Carlota perez

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Edward T. Hall wrote a book in 1976 entitled “Beyond Culture” in which he coined the phrase “Extension Transference.”  Wikipedia defines it thusly:

“Extension transference is a phenomenon that occurs when we create systems to help us do things more efficiently and effectively an in ways that we can measure and control. Often these are processes that we once did quite naturally on our own.”

The global economy with worldwide pricing and manufacturing for pennies on the other side of the planet, allows Americans to consume like there’s no tomorrow. This is bad for planet earth… and bad for its inhabitants.

Mass production, low price points, laziness, package directions and extension transferences based upon technology are hurting out hearts and brains. Some people literally and figuratively don’t know where they’re going…without Google Maps.

I’ve been a proponent of a cultural trend in America I like to call “Roots.” Roots brings us back closer to sanity.  We learn how things work (science), we become more self-sufficient yet communal, we use our leisure time to do and learn rather than play.  As Carlota Perez says, we need to stop messing up the planet and start an economy based on durable goods, servicing those goods rather than tossing them into the landfill; we need to live our lives in ways that leave the trail cleaner than when we found it.

This is the craft economy. And it will contain a lot less extension transferences and a lot more self-determination.  We will understand how to keep out bodies healthy rather than create a GDP where 15+% is healthcare related (a figure that doesn’t even count pharmaceuticals or insurance.)  Roots and the craft economy.  It’s the way forward. Peace!  

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One of my first insights as a young planner while working at Poppe Tyson on a brand called Ravensburger, maker of wooden puzzles and educational games, was the insight that competitors who were flooding the market with what we called “junk games” borrowed from the term junk food. 

Some might disagree with me on this, but I’m afraid a good deal of the products we consume today can be classified as junk. Products for most of the populace are not build to last. Clothes, sneakers, outerwear purchased for under ten dollars at discount stores start unraveling on the way home. But what the heck, they didn’t cost anything.

Carlota Perez, an economist interviewed by Fred Wilson at Web 2.0 last year, says the way forward for our planet is to make products that use less raw material, last a long time and can be serviced by real people earning a wage. This mentality is what I’m calling the Craft Economy.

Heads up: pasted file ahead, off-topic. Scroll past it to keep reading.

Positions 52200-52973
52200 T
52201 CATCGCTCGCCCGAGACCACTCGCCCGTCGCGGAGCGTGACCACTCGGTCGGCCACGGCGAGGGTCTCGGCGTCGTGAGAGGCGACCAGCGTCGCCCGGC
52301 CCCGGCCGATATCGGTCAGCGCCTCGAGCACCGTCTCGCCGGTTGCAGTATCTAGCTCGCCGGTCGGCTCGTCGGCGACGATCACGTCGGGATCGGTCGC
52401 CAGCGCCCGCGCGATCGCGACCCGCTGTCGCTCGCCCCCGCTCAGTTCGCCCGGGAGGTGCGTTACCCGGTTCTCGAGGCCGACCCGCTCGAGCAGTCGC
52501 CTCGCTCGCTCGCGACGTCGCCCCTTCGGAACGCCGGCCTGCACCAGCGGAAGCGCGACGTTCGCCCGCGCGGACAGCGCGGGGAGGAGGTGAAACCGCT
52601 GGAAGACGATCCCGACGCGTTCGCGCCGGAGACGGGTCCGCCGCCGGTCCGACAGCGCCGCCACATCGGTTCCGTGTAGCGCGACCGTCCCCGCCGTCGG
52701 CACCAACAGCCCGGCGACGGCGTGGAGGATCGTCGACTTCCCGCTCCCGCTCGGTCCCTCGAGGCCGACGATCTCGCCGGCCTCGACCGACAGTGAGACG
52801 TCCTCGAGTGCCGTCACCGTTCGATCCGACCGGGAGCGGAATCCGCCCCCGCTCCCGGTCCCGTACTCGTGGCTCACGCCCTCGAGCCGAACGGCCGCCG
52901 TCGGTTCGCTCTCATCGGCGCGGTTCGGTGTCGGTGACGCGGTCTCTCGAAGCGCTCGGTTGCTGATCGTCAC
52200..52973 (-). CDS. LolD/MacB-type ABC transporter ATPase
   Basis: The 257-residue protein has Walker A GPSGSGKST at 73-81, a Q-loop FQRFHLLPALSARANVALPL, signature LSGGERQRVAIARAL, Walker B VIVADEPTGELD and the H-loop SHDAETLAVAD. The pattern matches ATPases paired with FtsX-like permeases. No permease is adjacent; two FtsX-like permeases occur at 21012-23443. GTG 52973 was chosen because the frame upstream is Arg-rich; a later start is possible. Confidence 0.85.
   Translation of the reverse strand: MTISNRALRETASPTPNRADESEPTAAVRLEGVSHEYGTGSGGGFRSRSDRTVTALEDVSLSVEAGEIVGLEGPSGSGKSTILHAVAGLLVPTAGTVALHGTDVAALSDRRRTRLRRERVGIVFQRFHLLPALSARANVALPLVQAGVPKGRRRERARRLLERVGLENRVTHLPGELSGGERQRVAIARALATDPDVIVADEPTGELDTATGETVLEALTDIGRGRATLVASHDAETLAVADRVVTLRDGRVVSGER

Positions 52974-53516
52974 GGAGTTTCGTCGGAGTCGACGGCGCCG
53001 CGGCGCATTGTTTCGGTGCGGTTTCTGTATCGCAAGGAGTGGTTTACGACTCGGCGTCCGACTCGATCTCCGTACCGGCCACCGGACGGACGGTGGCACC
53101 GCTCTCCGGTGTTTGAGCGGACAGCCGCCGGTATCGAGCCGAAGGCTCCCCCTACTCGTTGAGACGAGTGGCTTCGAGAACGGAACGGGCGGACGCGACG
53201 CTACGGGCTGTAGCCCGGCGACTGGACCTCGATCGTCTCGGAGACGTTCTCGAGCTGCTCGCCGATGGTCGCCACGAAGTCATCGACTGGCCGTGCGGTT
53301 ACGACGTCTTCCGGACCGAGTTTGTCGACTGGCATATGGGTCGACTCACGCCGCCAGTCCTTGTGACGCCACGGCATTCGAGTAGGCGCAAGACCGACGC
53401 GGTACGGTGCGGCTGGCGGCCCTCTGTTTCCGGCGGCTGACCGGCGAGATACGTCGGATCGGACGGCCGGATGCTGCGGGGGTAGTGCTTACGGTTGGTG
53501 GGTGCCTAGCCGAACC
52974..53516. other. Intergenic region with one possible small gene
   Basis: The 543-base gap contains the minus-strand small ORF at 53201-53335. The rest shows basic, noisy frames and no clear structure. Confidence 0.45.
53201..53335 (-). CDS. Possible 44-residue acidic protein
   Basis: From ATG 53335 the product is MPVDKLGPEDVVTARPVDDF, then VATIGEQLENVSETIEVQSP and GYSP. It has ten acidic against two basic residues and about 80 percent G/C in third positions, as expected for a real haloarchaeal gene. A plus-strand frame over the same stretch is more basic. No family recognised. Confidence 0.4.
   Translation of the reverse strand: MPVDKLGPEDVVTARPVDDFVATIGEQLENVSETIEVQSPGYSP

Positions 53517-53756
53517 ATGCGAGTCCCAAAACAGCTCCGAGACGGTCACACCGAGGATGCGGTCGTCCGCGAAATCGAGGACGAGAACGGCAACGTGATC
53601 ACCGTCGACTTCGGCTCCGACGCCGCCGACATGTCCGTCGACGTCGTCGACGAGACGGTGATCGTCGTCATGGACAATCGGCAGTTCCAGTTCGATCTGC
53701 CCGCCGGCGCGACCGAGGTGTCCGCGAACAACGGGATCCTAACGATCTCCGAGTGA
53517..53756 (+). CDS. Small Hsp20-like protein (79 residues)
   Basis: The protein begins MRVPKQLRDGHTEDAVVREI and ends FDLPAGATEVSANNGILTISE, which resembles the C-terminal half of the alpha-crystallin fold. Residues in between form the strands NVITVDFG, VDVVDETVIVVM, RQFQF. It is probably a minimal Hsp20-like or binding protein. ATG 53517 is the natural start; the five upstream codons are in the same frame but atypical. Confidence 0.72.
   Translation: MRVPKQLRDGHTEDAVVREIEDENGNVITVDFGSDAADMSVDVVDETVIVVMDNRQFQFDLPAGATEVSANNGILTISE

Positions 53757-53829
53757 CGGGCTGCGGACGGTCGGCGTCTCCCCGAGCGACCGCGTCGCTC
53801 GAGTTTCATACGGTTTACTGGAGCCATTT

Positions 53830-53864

If we make and consume craft products, we’ll take better care of them.  Craft beer isn’t swilled the way mass market pasteurized beer is.  It’s savored.  Refrigerators that last 25 years, a pair of shoes that are resoled rather than tossed – these are the things of a craft economy. Let’s lose disposable everything. Razor blades. Paper towels. Let’s use more natural products and think sustainability.

The craft economy is coming. And as a trend it will grow faster as economists start building cases for the inherent savings. More Etsy, less junk. Peace!

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Yesterday was Blog Action Day and the topic this year is food; another important  topic we all too often take for granted. As we do with air and water.

At the end of this month theplanet’s population will top 7 billion. Most of the growth is coming from countries and areas that are underfed, undernourished and under-watered. These areas don’t seen to have fertility problems. Is it possible that making the body work harder to sustain itself is better for the planet than eating French fries, salted snacks and high-calorie things that come wrapped in paper and Styrofoam?

I am an evolutionist who believes there is a very direct correlation between the man, earth and bio-chemistry.  You grow what you sow, so to speak. 

For too long we’ve been a car and fossil fuel country. It has to stop.  Sadly, even the smartest venture capital companies (Google whatstheidea+kleiner perkins) that have taken a stand and opted to jump start green tech have returned to focusing on social media start-ups.  Carlota Perez, a big picture genius, interviewed by Fred Wilson last week said our future is not in technology but in sustainability. She is right.

But food, how do we fix food?  And what will be the incentive.  How do we eat better. Eat less. Eat things that don’t enable diseases?  President Obama knows fixing these two things is the answer, but like Kleiner Perkins he knows it’s a steep uphill effort.  And long term.

According to Chipotle each week 330 farmers leave their land. Farming is a noble business. Farmers tend to get the whole eat well thing.  We can find a way to combine a healthy eating lifestyle and the reduction of fossil fuel (burning) consumption.  That is the mission. That is the future. That will fix much. Peace! 

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